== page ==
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Brothers of Italy leader Giorgia Meloni poses with her ballot at a polling station in Rome.

REUTERS/Yara Nardi

What We’re Watching: Italian far-right wins big, Russia holds sham votes in Ukraine

Far-right sweeps to power in Italian election

As expected, a three-party coalition led by the far-right won Italy's legislative election on Sunday, paving the way for Giorgia Meloni to become the country's first female PM and most rightwing leader since Benito Mussolini. With almost all ballots counted, Meloni's Brothers of Italy party came in first with over 26% of the vote. Along with Lega and Forza Italia, the coalition she leads will get more than 43% — enough for a majority of seats in both the 400-member lower house of parliament and the 200-member Senate. What happens next? The three parties have about six weeks to form a government captained by Meloni, who's pretty radical on some things but less so on others. She wants to stay in the EU but for Brussels to have less power over Italian affairs. Meloni also backs EU and NATO moves to support Ukraine against Russia (unlike one of her two junior coalition partners, former PM Silvio Berlusconi, a longtime Vladimir Putin pal who seemed to defend Russia's invasion on the eve of the election). Still, Meloni's top priority now is ensuring that Italy gets all the EU pandemic relief cash it needs to weather high inflation and an energy crisis.

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Giorgia Meloni, leader of Italian far-right party Brothers of Italy, gestures during a campaign rally in Turin.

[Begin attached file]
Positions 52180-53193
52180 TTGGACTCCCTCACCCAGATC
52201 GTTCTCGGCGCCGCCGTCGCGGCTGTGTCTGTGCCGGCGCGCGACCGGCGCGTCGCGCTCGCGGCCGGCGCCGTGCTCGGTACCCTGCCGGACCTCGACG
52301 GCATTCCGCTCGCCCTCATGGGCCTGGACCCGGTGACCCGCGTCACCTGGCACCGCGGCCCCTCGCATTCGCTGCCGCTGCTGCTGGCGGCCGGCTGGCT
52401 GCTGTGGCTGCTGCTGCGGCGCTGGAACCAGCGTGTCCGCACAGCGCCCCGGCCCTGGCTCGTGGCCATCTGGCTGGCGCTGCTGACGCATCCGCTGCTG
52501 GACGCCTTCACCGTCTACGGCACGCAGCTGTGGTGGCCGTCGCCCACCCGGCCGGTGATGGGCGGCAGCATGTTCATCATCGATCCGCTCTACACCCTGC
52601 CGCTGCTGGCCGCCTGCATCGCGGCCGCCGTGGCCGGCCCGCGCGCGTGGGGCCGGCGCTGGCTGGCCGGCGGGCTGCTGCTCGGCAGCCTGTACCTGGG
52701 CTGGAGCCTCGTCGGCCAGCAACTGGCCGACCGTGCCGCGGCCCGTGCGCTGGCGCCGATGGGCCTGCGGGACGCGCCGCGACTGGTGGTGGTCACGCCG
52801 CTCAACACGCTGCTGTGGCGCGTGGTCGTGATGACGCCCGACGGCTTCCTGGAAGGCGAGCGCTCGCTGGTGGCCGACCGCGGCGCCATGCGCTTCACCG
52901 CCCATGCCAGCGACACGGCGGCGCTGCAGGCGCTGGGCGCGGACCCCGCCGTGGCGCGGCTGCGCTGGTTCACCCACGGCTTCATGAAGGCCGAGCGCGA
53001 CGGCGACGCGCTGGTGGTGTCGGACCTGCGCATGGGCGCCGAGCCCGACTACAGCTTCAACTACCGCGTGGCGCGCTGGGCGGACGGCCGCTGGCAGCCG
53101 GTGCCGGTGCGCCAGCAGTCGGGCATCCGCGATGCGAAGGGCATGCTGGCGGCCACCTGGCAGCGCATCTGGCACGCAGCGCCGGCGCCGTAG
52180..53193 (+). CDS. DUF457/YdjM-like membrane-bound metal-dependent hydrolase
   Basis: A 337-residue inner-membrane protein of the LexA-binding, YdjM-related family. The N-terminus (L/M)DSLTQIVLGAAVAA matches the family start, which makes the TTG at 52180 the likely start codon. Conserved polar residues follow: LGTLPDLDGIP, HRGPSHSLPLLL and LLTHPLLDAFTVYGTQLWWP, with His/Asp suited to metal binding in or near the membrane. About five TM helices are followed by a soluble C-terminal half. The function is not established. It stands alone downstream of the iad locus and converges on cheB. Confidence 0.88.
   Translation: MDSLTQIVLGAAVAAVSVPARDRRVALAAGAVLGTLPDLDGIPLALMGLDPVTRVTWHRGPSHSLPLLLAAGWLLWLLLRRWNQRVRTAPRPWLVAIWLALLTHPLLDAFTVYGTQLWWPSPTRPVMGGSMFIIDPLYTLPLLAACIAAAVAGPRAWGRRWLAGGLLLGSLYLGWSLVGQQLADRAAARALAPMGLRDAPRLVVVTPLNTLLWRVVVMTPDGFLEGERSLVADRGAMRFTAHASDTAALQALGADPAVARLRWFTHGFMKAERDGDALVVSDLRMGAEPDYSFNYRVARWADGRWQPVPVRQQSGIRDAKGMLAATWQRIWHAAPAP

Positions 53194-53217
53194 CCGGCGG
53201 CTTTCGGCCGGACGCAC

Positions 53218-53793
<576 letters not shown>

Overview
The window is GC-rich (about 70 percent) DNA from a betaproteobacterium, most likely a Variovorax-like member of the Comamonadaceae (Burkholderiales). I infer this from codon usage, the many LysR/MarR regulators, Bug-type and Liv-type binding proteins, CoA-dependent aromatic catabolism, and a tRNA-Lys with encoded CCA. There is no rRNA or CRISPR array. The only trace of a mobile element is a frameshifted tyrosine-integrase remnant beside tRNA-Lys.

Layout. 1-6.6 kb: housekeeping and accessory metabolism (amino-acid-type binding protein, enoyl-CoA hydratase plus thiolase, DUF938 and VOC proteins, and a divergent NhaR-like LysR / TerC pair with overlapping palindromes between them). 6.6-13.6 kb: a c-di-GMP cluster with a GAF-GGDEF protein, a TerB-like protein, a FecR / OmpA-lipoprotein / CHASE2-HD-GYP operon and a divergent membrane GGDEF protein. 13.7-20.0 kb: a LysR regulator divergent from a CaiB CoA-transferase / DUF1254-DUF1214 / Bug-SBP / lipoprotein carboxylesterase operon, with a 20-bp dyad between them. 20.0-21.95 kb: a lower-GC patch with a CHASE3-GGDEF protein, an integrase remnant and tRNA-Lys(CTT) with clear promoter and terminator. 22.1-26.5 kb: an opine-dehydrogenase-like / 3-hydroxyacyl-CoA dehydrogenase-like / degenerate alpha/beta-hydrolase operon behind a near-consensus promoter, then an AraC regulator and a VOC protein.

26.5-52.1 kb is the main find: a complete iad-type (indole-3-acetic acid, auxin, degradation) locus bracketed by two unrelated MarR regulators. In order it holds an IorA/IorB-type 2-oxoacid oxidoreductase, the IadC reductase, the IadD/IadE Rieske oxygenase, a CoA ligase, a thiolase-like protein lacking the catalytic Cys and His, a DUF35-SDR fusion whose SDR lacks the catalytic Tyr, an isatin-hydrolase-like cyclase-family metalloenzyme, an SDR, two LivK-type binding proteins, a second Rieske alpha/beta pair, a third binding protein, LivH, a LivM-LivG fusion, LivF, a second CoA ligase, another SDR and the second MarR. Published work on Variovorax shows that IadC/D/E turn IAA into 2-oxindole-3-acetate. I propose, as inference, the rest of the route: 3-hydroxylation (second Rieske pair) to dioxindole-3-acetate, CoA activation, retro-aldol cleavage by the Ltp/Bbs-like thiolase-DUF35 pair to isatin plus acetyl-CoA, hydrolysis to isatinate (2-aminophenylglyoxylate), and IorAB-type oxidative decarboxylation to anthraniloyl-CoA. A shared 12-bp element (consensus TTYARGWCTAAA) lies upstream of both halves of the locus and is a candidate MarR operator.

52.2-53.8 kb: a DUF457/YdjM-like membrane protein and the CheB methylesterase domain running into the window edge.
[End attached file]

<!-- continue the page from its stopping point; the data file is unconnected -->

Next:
Nicolò Campo/Sipa USA via Reuters Connect

How far to the right is Italy’s soon-to-be prime minister?

Until recently, Giorgia Meloni was on the fringes of Italian politics. Now the leader of the far-right Brothers of Italy Party is likely to become the country’s first female prime minister when Italians head to the polls on Sept. 25.

A self-styled anti-globalist, Meloni has for the most part embraced her far-right reputation within an Italian electorate that relishes anti-establishment candidates. But in an age when the term ‘far-right’ has become a catchall, what does Meloni really stand for and what will her election mean for Italy’s politics and economy?

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From left to right, Lega leader Matteo Salvini, Brothers leader Giorgia Meloni, and former Italian PM and Forza Italia leader Silvio Berlusconi.

REUTERS/Guglielmo Mangiapane

How will the far right run Italy?

On Sept. 25, Italians head to the polls to vote in a snap parliamentary election triggered by the collapse of PM Mario Draghi's fragile coalition government in late July. Political instability and short-lived governments are nothing new in Italy, which has churned through 18 of them in the past 34 years. Now, though, an alliance of far-right parties is widely favored to win power for the first time since the end of World War II in a country with bitter memories of fascist rule. What will that government look like, and what can we expect from it? We asked Eurasia Group analyst Federico Santi.

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